Thomas à Kempis. (b. 1379 or 1380, d. 1471). The Imitation of Christ.
The Harvard Classics. 190914.
Book III: On Inward Consolation
XLV. That we must not believe Everyone, and that we are prone to fall in our Words
LORD, be thou my help in trouble, for vain is the help of man.1 How often have I failed to find faithfulness, where I thought I possessed it. How many times I have found it where I least expected. Vain therefore is hope in men, but the salvation of the just, O God, is in Thee. Blessed be thou, O Lord my God, in all things which happen unto us. We are weak and unstable, we are quickly deceived and quite changed.
2. Who is the man who is able to keep himself so warily and circumspectly as not sometimes to come into some snare of perplexity? But he who trusteth in Thee, O Lord, and seeketh Thee with an unfeigned heart, doth not so easily slip. And if he fall into any tribulation, howsoever he may be entangled, yet very quickly he shall be delivered through Thee, or by Thee shall be comforted, because Thou wilt not forsake him that trusteth in Thee unto the end. A friend who continueth faithful in all the distresses of his friend is rare to be found. Thou, O Lord, Thou alone art most faithful in all things, and there is none other like unto Thee.
3. Oh, how truly wise was that holy soul which said, My mind is steadfastly fixed, and it is grounded in Christ.2 If thus it were with me, the fear of man should not so easily tempt me, nor the arrows of words move me. Who is sufficient to foresee all things, who to guard beforehand against future ills? If even things which are foreseen sometimes hurt us, what can things which are not foreseen do, but grievously injure? But wherefore have I not better provided for myself, miserable that I am? Why, too, have I given such heed to others? But we are men, nor are we other than frail men, even though by many we are reckoned and called angels. Whom shall I trust, O Lord, whom shall I trust but Thee? Thou art the Truth, and deceivest not, nor canst be deceived. And on the other hand, Every man is a liar,3 weak, unstable and frail, especially in his words, so that one ought scarcely ever to believe what seemeth to sound right on the face of it.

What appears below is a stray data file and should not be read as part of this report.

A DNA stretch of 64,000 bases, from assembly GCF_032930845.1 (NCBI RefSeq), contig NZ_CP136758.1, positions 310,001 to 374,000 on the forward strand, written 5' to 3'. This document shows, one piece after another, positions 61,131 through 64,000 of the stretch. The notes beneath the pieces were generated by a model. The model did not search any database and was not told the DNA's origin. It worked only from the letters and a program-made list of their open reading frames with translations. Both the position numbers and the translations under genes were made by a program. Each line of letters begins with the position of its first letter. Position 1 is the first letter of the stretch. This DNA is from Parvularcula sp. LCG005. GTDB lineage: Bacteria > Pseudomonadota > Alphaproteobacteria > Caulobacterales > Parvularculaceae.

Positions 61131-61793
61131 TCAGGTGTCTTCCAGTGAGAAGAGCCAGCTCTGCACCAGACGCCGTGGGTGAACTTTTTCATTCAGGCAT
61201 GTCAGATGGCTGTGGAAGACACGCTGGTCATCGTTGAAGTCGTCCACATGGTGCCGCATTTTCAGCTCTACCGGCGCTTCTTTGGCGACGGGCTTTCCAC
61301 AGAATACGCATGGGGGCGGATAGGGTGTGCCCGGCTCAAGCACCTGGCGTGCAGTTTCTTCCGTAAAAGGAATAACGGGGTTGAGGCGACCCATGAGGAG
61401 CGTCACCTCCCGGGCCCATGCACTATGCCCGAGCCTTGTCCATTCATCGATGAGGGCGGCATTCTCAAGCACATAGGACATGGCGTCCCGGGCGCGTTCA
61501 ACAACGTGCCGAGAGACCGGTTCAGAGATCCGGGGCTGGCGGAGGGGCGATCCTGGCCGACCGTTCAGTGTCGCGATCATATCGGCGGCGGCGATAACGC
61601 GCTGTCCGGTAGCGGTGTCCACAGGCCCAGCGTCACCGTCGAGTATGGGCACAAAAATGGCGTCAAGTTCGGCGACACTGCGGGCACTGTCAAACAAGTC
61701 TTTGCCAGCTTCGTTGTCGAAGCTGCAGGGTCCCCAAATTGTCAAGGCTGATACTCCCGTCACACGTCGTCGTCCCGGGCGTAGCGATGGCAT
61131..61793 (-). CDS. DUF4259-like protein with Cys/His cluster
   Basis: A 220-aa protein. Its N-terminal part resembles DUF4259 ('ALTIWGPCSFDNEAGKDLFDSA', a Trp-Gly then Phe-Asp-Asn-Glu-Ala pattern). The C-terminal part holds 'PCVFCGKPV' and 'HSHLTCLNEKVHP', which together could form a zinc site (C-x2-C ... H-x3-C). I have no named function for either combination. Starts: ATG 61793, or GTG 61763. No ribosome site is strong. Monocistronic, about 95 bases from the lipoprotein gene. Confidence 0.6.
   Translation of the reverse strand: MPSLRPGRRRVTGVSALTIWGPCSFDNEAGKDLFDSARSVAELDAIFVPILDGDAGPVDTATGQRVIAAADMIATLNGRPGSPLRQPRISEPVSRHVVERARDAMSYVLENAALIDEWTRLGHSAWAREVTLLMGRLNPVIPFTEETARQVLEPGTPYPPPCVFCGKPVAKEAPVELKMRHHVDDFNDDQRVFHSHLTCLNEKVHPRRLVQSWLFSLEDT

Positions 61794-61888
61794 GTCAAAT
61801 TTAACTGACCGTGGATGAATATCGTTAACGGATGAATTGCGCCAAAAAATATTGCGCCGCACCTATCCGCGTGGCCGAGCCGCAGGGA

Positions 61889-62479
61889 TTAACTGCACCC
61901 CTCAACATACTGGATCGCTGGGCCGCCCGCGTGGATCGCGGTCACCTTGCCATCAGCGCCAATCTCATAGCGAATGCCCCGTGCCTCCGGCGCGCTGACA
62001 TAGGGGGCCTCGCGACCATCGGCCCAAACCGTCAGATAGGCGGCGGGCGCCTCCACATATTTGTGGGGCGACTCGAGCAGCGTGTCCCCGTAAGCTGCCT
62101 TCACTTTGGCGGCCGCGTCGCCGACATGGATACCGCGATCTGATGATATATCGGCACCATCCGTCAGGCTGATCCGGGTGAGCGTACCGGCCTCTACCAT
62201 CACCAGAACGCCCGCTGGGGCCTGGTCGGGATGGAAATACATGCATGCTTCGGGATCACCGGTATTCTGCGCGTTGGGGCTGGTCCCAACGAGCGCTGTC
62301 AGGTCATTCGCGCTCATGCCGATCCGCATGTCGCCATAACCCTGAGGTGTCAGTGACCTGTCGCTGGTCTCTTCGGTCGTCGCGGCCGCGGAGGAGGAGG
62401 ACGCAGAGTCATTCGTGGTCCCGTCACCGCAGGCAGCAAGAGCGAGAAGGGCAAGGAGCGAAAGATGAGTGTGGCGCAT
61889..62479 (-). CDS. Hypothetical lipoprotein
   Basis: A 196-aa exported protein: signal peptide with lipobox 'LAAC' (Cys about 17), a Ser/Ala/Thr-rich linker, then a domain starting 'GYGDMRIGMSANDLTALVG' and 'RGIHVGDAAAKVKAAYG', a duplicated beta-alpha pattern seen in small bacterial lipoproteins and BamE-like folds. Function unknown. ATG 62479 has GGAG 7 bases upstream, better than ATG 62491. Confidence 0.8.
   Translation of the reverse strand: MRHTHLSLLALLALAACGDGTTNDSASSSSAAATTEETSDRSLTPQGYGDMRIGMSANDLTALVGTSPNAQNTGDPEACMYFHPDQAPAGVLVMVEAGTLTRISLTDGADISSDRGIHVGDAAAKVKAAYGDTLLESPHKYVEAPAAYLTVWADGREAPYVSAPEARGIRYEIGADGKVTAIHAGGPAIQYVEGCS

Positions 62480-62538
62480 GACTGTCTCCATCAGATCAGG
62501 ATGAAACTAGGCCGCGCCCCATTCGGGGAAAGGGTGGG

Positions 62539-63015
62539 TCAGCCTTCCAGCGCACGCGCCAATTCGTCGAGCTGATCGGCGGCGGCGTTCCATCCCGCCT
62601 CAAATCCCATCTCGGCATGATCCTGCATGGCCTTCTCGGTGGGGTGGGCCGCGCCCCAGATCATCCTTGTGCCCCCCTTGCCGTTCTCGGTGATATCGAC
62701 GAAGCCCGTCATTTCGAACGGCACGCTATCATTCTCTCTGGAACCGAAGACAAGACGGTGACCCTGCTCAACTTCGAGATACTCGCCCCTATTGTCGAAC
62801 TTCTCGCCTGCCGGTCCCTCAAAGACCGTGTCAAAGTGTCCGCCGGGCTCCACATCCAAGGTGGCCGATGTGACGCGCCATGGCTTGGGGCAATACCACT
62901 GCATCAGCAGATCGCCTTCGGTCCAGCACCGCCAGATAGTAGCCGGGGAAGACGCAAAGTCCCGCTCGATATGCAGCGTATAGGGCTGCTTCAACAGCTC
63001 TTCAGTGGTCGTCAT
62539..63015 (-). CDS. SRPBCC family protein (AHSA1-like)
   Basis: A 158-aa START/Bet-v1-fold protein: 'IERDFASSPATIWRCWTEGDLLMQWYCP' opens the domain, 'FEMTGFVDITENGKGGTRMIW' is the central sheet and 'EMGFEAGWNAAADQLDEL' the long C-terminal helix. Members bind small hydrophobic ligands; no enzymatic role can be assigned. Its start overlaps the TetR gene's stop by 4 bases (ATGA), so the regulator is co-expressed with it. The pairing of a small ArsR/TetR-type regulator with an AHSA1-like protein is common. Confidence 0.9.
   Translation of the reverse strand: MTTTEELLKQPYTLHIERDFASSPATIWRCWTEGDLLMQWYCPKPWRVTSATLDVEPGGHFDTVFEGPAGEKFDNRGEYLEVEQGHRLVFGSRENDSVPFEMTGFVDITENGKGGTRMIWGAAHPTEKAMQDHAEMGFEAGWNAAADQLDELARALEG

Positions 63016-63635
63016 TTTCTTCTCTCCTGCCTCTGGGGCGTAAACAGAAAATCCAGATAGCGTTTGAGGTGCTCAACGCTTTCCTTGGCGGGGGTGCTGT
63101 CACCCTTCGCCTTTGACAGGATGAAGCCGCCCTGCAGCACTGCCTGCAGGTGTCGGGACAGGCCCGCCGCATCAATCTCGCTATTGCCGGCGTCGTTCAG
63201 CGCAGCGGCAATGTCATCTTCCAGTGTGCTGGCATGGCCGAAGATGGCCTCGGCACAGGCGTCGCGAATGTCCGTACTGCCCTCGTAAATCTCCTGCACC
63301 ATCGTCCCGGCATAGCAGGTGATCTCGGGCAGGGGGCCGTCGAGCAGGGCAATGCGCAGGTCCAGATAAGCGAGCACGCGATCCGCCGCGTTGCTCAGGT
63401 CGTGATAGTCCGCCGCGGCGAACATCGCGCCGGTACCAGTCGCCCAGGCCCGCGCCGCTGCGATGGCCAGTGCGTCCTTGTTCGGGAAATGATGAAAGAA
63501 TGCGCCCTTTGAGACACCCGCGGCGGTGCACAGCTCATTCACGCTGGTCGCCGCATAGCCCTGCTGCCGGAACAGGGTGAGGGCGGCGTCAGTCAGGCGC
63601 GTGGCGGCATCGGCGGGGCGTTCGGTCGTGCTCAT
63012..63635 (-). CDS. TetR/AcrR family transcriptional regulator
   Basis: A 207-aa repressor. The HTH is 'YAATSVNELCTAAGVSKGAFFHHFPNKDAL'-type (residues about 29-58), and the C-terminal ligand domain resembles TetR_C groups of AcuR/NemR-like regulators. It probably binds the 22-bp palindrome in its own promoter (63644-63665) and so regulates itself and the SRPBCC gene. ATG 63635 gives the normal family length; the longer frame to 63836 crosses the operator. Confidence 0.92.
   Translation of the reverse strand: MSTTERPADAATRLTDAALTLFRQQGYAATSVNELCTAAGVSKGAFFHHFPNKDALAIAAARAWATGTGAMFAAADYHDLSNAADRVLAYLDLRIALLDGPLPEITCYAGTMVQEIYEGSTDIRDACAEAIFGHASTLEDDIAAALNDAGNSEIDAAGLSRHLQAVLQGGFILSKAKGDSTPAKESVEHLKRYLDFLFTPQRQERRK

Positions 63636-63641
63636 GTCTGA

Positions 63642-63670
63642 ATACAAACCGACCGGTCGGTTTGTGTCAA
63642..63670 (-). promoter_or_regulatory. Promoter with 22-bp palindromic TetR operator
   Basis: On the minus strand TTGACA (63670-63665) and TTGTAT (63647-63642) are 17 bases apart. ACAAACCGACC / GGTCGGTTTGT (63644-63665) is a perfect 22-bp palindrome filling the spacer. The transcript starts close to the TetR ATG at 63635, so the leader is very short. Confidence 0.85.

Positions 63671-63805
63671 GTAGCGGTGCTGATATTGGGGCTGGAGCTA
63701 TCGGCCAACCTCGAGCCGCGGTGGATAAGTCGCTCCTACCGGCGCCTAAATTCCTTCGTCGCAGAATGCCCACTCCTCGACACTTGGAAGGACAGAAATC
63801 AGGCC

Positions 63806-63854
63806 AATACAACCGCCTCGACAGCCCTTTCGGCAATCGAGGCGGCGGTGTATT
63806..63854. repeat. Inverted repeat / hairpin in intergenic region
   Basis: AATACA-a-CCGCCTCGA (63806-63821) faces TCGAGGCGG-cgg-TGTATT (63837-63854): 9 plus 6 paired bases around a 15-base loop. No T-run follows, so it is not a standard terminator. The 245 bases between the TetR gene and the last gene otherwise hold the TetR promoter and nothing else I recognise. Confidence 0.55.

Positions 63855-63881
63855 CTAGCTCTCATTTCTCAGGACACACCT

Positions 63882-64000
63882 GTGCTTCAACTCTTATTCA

4. With what wisdom hast thou warned us beforehand to beware of men, and that a mans foes are they of his own household,4 and that we must not believe if one say unto us Lo re, or Lo there.5 I have been taught by my loss, and O that I may prove move careful and not foolish hereby. Be cautious, saith some one: be cautious, keep unto thyself what I tell thee. And whilst I am silent and believe that it is hid with me, he himself cannot keep silence concerning it, but straightway betrayeth me and himself, and goeth his way. Protect me, O Lord, from such mischief-making and reckless men; let me not fall into their hands, nor ever do such things myself. Put a true and steadfast word into my mouth, and remove a deceitful tongue far from me. What I would not suffer, I ought by all means to beware of doing.
5. Oh, how good and peacemaking a thing it is to be silent concerning others, and not carelessly to believe all reports, nor to hand them on further; how good also to lay ones self open to few, to seek ever to have Thee as the beholder of the heart; not to be carried about with every wind of words, but to desire that all things inward and outward be done according to the good pleasure of Thy will! How safe for the preserving of heavenly grace to fly from human approval, and not to long after the things which seem to win admiration abroad, but to follow with all earnestness those things which bring amendment of life and heavenly fervour! How many have been injured by their virtue being made known and too hastily praised. How truly profitable hath been grace preserved in silence in this frail life, which, as we are told, is all temptation and warfare.